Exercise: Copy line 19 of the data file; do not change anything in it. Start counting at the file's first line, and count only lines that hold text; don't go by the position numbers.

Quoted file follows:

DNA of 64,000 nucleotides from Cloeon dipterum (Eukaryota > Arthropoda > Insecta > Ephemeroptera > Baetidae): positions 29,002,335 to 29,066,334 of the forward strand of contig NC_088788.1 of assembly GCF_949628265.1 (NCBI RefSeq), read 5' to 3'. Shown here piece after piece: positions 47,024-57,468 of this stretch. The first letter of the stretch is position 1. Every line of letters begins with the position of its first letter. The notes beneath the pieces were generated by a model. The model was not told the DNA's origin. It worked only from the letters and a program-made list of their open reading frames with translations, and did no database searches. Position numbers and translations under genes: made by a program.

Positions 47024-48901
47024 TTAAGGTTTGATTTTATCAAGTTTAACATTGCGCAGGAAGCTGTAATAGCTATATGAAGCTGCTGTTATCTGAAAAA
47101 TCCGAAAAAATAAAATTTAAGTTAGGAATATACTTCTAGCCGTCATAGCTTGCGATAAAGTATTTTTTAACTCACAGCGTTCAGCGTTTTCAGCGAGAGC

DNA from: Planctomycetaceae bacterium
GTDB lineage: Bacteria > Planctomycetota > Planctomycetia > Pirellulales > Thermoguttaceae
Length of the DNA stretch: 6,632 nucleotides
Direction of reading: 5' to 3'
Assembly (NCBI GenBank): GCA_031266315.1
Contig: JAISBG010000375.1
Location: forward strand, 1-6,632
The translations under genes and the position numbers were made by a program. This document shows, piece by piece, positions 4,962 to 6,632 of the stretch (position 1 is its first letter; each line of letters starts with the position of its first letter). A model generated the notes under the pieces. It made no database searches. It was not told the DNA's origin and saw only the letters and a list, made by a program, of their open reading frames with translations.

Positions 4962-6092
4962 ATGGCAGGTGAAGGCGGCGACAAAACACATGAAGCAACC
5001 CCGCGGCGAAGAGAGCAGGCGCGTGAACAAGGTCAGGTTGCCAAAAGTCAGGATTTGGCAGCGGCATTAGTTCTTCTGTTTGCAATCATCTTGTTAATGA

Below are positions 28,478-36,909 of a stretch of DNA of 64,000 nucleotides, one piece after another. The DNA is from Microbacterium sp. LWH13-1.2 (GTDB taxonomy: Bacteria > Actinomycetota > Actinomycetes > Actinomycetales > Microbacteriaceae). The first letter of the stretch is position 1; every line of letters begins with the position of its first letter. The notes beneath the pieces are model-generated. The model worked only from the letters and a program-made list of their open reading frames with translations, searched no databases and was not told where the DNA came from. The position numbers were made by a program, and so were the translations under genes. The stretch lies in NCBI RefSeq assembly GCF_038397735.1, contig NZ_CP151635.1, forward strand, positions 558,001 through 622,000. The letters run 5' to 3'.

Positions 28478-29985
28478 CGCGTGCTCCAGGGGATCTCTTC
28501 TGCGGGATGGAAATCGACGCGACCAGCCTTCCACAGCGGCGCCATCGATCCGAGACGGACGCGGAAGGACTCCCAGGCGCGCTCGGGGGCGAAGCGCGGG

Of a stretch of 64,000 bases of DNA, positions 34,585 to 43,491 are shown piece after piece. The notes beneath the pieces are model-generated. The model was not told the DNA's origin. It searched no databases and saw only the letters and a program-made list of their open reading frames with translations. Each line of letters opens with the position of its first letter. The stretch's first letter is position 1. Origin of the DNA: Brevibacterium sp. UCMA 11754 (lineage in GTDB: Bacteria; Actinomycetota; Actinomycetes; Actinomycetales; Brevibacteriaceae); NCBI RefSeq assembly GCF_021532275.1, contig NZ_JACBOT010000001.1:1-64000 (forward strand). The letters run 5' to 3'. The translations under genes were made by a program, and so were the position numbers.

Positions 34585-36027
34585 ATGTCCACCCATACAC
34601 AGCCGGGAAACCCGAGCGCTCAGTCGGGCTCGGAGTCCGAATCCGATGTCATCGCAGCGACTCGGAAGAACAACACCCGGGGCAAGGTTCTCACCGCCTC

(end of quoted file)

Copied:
28501 TGCGGGATGGAAATCGACGCGACCAGCCTTCCACAGCGGCGCCATCGATCCGAGACGGACGCGGAAGGACTCCCAGGCGCGCTCGGGGGCGAAGCGCGGG